Poison stocks near a school in Marlborough
By Mary Wood
Tua Marina School (Credit Marlborough Express)
If you took your kid to a fun, charity horse event, you wouldn’t expect it to be where one of the world’s deadliest chemicals was also stored.
But this is what’s happening at Shrawley Equestrian Centre, 121, Thomas Road at Tua Marina, close to the local primary school.
I volunteer for the education charity Clean Green New Zealand and contacted the Kapiti Independent News after I received an Official Information Act (OIA) response from the Dept of Conservation confirming the extremely hazardous Compound 1080 storage facility at Tua Marina. For more storage options,try henfieldstorage
Suspicions for years about truck movements
For years, residents have been suspicious about heavy trucks coming and going from the Centre.
1080 is a synthetic poison used as a pesticide throughout New Zealand and is banned in most of the rest of the world because of its unknown, deadly effects.
It has no antidote and just two of the cereal baits could kill a child.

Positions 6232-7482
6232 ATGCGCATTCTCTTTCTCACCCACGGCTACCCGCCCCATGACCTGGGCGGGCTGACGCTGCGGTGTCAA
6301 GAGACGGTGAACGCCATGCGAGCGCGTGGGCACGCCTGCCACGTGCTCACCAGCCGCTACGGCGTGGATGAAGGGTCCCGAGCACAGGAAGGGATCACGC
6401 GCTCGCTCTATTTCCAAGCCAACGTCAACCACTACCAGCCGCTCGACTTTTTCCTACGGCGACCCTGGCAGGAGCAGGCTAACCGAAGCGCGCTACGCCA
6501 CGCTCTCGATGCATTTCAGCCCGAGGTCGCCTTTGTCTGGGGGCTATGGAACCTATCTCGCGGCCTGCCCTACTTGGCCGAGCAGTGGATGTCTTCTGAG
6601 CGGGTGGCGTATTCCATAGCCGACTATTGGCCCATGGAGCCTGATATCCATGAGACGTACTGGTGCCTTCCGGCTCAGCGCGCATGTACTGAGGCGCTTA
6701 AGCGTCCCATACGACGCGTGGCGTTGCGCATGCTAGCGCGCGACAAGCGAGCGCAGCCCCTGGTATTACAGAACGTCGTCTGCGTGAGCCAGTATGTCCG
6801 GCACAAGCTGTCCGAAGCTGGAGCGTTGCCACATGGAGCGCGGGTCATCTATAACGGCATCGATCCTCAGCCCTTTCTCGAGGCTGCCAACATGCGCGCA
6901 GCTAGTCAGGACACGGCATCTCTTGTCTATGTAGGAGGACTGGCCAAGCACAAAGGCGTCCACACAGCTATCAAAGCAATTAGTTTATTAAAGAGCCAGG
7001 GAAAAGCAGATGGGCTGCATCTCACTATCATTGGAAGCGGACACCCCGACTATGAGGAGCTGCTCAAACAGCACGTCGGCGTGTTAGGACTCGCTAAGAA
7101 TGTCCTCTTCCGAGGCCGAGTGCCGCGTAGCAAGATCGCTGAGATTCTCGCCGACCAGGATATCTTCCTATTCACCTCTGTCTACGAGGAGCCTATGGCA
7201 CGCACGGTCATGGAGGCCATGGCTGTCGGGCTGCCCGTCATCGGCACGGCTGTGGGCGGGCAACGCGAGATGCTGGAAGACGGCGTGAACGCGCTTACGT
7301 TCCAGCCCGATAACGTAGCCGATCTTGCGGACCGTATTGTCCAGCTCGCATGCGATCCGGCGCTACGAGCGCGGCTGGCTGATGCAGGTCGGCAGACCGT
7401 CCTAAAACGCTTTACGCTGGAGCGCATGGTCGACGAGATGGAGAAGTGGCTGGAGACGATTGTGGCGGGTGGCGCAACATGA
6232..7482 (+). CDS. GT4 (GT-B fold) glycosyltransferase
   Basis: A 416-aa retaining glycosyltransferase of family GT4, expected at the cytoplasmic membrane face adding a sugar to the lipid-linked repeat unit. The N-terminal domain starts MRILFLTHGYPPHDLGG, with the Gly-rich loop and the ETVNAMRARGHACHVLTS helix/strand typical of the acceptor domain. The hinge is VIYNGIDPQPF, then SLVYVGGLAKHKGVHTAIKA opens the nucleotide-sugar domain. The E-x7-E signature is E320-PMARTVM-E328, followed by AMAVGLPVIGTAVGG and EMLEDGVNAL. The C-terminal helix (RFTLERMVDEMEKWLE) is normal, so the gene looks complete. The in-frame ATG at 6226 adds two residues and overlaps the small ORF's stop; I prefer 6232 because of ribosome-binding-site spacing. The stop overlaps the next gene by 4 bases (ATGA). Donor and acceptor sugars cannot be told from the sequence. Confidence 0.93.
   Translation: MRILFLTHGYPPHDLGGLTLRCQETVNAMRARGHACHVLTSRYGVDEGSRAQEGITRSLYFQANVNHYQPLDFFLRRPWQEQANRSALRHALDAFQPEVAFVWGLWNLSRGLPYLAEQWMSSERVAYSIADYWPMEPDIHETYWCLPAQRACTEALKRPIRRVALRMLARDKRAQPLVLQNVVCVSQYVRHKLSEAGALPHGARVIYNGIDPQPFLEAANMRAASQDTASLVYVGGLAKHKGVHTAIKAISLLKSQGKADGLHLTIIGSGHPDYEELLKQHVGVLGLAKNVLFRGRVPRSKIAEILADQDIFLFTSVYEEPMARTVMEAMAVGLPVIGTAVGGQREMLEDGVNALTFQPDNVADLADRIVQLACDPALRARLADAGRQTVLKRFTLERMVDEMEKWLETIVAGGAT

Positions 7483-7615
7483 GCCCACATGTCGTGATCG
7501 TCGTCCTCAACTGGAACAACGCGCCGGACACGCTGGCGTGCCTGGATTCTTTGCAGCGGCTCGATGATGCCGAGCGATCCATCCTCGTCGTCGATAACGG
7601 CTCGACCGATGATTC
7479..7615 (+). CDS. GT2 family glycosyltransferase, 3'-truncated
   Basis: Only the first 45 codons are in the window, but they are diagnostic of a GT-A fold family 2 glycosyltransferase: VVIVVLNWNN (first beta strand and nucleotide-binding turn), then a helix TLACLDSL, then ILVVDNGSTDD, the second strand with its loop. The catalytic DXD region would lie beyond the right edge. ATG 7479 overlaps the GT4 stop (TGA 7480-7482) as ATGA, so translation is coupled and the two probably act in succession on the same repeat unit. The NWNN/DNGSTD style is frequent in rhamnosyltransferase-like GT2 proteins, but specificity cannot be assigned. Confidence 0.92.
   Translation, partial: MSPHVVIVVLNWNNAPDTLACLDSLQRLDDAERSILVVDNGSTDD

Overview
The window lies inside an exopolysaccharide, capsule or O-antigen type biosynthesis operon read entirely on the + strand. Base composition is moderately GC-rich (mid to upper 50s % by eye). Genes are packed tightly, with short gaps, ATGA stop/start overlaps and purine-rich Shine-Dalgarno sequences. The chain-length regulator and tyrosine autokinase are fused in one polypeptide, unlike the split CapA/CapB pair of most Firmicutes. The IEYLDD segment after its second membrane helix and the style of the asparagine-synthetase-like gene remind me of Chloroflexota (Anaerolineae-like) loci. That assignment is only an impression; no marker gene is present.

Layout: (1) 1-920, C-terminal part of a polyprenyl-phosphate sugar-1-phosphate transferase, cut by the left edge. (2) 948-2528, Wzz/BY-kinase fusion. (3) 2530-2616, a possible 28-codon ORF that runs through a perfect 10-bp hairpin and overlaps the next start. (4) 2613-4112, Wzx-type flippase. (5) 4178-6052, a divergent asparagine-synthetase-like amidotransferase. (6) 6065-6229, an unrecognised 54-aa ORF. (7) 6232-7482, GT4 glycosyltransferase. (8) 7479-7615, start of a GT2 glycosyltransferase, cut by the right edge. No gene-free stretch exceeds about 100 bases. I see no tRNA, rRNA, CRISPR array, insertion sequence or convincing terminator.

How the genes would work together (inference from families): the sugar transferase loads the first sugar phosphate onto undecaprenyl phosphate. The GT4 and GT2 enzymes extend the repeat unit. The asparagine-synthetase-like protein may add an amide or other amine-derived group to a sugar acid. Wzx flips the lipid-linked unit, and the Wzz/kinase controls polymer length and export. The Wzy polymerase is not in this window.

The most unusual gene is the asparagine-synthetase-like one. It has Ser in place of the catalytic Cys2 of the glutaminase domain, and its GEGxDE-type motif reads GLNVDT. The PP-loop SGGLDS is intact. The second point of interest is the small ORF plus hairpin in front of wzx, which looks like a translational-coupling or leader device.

Sub-lethal effects are unknown. Many worry about the potential health hazards from toxic dust and possible water contamination from 1080 storage areas.
The OIA response follows recent complaints about storage of tonnes of 1080 poison next to New World in Whitianga, again, apparently without notification to nearby residents or the local fire station.
Rotorua firemen affected by 1080 fumes
This is concerning because back in 2006, at a poison storage site in Rotorua, a serious fire broke out. Fireman were hospitalised after breathing in deadly fumes and smoke.
Residents were also concerned about contamination of water supplies, as the wet, burned toxic waste seeped into the ground through drains.
There have been no known follow-ups by DoC or the Ministry of Health on the environmental impact or the health of those involved in that incident.
Tua Marina risks not publicised
Regarding the Tua Marina site, Kaye McIlveney, Solicitor for Marlborough District Council commented that the council “has no information on health and safety (Worksafe) or MPI requirements.”
She also confirmed that information about the poison storage area was unlikely to be disclosed in a Land Information Memo (LIM) produced for house-buyers.
According to Section 66 of the Health and Safety at Work (Major Hazard Facilities) Regulations (2016) any operators of poison storage facilities like these must take all ‘reasonable steps’ to provide full information to the local community and relevant local authorities.
So why did local paper Marlborough Express (Fairfax Media) refuse to publish this information when I forwarded it to them? Are local residents fully informed about the risks of such a highly hazardous chemical so near to their homes, gardens and schools?